By Andrew Osmond.
Samurai Flamenco is… Well, the safest way to describe it is as a highly eccentric superhero series from the director of Durarara!! and a writer of Excel Saga. It’s also a show given to more mutations than Bruce Banner (or for 1970s TV oldies, David Banner). You may feel you have Flamenco’s measure in the early episodes, but be prepared for it to go nuts. One review of the show’s first half was headlined “I Can’t Decide if Samurai Flamenco is Brilliant or Terrible,” which is great news for anime connoisseurs.
The story begins in contemporary Tokyo. One evening, off-duty policeman Goto encounters a naked, sorry-looking youth, Hazama, in an alley. Hazama claims to be a superhero, defeated in his battle against a terrible villain… who was a drunk committing the crimes of jaywalking and smoking in a non-smoking zone. Goto is incredulous, but Hazama seems completely genuine… a genuine fantasist, that is, who watches cheesy Power Rangers shows in his spacious apartment, dons a hero-style mask and suit, and declares himself Samurai Flamenco, with “the noble spirit of the samurai and the passion of a flamenco dancer.” It’s still a hundred times less silly than Ant-Man.
Hazama tries enforcing zero tolerance on “crimes” that Goto himself sees as trivial. Arguably the highlight and lowlight is when Hazama hassles a bewildered woman for… putting out her sorted trash a bit early. Goto sees Hazama as pathetic but tries to shield the younger man from the consequences of his stupidity, as the public complaints roll in and the toughs line up to give Hazama a thumping. As Goto says, Hazama may suck as a hero but still seems a decent person: “You’re a good freak, a freak that helps people.”
And then… things develop. Samurai Flamenco starts going viral, much like the real-life “Chibatman”, the masked defender of Japan’s Chiba prefecture. He’s discussed on TV entertainment shows, on which Hazama appears as himself. Ah, we forgot to mention that his public identity is as a minor pretty-face celebrity on cheesy primetime TV. Rewards are offered to find out who Flamenco’s is. A second have-a-go cosplay hero shows up, insisting she’s the real deal. And then things get really strange.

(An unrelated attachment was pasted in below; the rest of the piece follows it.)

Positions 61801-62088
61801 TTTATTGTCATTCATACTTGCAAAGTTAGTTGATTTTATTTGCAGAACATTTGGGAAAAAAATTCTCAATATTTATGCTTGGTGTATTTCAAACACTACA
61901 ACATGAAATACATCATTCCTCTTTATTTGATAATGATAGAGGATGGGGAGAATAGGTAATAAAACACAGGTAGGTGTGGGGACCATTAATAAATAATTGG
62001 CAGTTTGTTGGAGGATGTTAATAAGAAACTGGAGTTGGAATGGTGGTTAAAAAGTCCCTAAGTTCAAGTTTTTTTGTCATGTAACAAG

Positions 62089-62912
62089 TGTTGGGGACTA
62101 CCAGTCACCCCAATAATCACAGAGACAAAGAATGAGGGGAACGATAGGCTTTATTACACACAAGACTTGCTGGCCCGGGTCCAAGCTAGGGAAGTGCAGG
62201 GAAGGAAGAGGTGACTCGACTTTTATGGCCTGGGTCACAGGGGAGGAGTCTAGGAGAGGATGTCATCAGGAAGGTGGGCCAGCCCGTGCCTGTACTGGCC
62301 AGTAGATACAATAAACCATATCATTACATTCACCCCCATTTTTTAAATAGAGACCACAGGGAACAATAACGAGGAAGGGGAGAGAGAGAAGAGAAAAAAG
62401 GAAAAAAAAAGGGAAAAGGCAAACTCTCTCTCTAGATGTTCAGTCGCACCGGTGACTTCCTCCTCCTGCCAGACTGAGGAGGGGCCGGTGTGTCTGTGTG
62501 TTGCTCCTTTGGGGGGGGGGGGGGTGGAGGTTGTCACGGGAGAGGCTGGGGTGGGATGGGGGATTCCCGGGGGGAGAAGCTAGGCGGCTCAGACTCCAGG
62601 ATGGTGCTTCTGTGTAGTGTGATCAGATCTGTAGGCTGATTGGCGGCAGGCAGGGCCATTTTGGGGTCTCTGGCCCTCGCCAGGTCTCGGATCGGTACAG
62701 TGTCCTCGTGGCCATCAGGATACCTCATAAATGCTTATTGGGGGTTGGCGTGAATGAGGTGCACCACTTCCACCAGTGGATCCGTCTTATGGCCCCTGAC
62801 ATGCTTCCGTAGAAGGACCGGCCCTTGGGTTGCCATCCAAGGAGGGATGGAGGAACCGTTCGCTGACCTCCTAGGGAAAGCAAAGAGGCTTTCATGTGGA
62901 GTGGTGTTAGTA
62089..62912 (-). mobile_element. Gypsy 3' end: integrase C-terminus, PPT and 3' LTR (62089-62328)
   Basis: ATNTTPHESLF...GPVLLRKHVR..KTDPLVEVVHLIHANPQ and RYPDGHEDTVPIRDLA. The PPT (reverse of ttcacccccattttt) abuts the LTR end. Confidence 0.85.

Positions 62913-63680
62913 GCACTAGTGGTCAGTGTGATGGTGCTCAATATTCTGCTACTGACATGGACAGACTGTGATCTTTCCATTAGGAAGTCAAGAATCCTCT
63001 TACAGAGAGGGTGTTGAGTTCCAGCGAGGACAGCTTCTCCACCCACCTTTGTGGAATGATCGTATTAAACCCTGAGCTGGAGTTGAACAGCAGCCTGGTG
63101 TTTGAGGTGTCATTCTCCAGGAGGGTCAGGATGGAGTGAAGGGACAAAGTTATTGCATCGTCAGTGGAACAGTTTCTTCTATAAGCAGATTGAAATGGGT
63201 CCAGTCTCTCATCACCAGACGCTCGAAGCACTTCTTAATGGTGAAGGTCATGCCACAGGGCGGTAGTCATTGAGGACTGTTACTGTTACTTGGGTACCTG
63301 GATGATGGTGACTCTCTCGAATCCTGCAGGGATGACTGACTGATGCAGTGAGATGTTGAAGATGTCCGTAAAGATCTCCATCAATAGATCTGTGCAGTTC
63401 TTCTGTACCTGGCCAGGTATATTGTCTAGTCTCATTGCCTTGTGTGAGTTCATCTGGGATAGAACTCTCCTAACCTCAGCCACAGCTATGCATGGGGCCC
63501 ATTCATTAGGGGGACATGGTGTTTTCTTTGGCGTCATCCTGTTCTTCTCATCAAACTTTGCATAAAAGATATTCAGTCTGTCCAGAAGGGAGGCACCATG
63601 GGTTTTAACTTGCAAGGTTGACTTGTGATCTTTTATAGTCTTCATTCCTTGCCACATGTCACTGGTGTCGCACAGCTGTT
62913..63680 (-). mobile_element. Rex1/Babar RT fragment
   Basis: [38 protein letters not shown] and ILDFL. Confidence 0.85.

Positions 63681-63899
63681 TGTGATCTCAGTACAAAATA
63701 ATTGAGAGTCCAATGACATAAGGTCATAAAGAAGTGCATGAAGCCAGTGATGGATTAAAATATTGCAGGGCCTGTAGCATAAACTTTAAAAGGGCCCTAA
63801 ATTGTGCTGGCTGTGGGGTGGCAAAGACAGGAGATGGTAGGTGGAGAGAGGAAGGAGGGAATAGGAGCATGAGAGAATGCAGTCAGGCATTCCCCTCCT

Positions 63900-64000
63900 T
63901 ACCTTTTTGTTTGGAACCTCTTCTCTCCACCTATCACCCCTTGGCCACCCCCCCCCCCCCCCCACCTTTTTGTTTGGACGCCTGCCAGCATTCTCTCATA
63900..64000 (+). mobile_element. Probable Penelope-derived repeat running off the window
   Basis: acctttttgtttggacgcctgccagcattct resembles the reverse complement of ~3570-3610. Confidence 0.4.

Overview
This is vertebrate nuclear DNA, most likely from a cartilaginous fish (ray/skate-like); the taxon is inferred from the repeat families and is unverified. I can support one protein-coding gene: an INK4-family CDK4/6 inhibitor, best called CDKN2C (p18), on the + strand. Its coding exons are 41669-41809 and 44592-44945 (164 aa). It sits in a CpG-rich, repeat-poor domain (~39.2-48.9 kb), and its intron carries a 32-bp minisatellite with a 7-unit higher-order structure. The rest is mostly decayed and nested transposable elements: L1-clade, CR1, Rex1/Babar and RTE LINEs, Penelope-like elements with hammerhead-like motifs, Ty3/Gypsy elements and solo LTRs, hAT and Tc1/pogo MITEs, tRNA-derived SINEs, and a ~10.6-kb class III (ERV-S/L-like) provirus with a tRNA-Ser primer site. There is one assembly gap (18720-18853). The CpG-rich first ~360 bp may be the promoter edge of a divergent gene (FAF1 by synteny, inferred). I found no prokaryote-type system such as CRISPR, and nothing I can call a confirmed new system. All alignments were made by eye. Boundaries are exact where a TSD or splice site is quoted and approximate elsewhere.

Alternative superheroes, like alternative takes on Sherlock Holmes, have been around a long time. They’re used to make many different points by creators who love superheroes, or who hate superheroes, or who just want to prod the clichés and see what happens. Samurai Flamenco starts like two films of 2010, Matthew Vaughn’s Kick-Ass and James Gunn’s Super. Both ask what would happen if a comics fan was crazy enough to try to be a costumed hero for real, though each film takes the idea a very different way. (The Kick-Ass film also reaches a diametrically-opposed conclusion to the first Kick-Ass comic by Mark Millar and John Romita, Jr.) But Kick-Ass, Super and Samurai Flamenco concur on one thing; when it comes to maniacal fantasists, girls are worse than guys.
Samurai Flamenco also stands in the tradition of anime series that change in big ways during their runs. The safest non-spoiler example is the TV Evangelion, but some of the most lauded anime of the last ten years have been changed their tune or jumped genre. Given Samurai Flamenco is about superheroes, you can take the show as a humorously potted history of the genre, and in particular of characters like Batman, whose careers veer between Christopher Nolan solemnity and Adam West farce, fighting believable mobsters or alien monsters. Or you can see Samurai Flamenco as a Kaufmanesque spoof of “jumping the shark”, as the show (apparently) ditches its own premise in favour of more deranged developments.
The series also reminds you that Japan has its own heritage of heroes. Power Rangers (properly, Super Sentai) are frequently referenced in Flamenco, but the series also acknowledges the magical girls who evolved from Disneyesque fairy-princesses into the fighting teams of Sailor Moon, Precure and (for Mature Viewers) Puella Magi Madoka Magica. There are culture-specific gags, such as a joke about Flamenco refusing to chase a criminal over a road when the light’s red, and his utility belt of gadgets fashioned from office equipment – superman meets salaryman! As in Tiger and Bunny, Japan’s media plays a crucial part in the story. When he’s not trying to be a hero, Hazama is a struggling “talent” or “tarento,” a C-list celebrity who’s not just confined to primetime pap, but who actually is the pap.
Of course, such celebs are as common in Britain as Japan, and Samurai Flamenco’s eccentricity should go down well with anyone who know classic British humour. As a piece of genre-twisting daftness, Samurai Flamenco’s closest relative may not be Kick-Ass or Ant-Man, but rather the immortal Bicycle Repairman from Monty Python.